That day we only went through a few small, isolated towns which offered no accommodations and hardly any grocery stores.  We had to plan the day well so we had enough to eat and drink along the way.  We ended the day in Donji Milanovac, which had somehow thrived more than the other towns and offered several hotels and restaurants.  There we ran into two other travelling couples—one German couple that was also biking the Danube, and one German/Italian couple that was backpacking around Europe.  It’s always refreshing to meet other travelers who understand your experiences.

That evening, the town happened to be having their annual fish soup festival, where many people from the town gather to cook their fish soup in big kettles over a fire.  We joined the small crowd sitting on the bleachers to watch the action, but we couldn’t quite gather from observation how it was supposed to work, so we asked some young guys sitting nearby if they spoke English and could explain it to us.  One of them explained that this is a traditional festival for all the towns in Serbia that are along a river.  Judges and spectators can try each of the soups, and at the end of the evening one is chosen to win a prize for the best fish soup.  Each chef has his own secret recipe with different kinds of spices and fish from the Danube.  Together with our new friends, we tried a few different recipes and took our guess at which one would win.

Fish soup cooking over a fire at the festival in Donji Milanovac

Lindsay standing in the Danube in Donji Milanovac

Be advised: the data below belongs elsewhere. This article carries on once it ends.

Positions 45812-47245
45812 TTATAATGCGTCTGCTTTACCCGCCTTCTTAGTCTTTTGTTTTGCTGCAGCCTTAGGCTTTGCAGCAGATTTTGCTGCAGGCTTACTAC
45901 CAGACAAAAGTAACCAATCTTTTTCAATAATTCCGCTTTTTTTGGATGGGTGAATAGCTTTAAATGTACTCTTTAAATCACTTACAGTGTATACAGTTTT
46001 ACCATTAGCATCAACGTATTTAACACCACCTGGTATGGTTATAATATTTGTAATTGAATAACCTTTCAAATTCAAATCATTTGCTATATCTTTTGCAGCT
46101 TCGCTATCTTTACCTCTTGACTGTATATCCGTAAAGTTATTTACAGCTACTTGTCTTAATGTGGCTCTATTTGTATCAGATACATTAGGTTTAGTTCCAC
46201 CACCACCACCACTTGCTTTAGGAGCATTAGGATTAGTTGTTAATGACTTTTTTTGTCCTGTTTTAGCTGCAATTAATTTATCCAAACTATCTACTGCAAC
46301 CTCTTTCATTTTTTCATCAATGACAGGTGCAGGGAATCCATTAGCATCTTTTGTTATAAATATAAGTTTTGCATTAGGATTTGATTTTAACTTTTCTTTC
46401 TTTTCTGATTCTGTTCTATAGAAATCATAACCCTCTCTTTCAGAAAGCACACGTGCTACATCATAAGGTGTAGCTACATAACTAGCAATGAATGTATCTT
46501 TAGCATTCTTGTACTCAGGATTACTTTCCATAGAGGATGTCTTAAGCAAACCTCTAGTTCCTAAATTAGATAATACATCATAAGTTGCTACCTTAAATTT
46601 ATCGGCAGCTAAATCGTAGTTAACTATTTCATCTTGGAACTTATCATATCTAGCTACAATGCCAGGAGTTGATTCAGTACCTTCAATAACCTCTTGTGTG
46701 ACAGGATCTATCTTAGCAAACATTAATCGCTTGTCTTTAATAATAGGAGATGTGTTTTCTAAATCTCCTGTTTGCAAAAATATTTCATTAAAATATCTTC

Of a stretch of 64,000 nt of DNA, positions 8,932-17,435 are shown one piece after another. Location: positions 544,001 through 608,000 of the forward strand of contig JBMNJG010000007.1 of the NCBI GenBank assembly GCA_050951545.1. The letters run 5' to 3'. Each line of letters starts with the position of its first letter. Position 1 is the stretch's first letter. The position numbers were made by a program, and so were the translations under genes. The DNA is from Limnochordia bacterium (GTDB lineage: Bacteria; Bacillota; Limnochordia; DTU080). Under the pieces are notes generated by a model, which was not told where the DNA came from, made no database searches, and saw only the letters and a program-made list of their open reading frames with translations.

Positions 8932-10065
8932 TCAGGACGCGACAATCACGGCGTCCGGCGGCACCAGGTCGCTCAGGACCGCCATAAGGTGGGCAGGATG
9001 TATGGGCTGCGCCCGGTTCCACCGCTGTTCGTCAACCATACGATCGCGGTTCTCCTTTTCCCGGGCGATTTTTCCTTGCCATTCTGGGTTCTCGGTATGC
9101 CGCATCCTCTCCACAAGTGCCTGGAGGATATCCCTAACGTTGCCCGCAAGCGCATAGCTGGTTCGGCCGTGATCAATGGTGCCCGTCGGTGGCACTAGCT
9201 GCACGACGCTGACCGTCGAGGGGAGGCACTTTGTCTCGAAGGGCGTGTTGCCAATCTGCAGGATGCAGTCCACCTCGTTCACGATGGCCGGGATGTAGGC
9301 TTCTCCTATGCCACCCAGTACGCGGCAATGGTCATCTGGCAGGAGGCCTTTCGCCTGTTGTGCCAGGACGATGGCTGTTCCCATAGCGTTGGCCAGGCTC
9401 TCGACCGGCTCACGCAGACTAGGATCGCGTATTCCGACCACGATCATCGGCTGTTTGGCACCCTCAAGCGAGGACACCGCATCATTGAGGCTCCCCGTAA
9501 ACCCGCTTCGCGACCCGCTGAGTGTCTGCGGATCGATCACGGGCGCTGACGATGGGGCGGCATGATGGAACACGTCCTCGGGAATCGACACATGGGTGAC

The next day was our last day in Serbia.  After going through a few more tunnels, we reached the Danube’s narrowest point, where it breaks through the mountains.  We made slow progress as we stopped every few minutes to take pictures of the beautiful views.  At one point we were snapping pictures of the river when Lindsay told David to quickly turn around and look at what was coming.  He turned and managed to snap a couple pictures of a Lamborghini zipping by with a dramatic mountain landscape in the background.  Finally the road descended to the border crossing where we would leave Serbia and enter Romania.

A Lamborghini driving through the Danube Gorge

The Danube Gorge: the narrowest point of the Danube

Leaving Serbia, entering Romania


*Answer to “Can you read this?”: The first city listed on the sign is Novi Sad, one of the cities we passed through on our route.  We don’t know what the other words say. 🙂


One Response to “Serbia”

  1. KAS Says:

    Any plans to trade your bikes for a Lamborghini for the final stretch of your trip?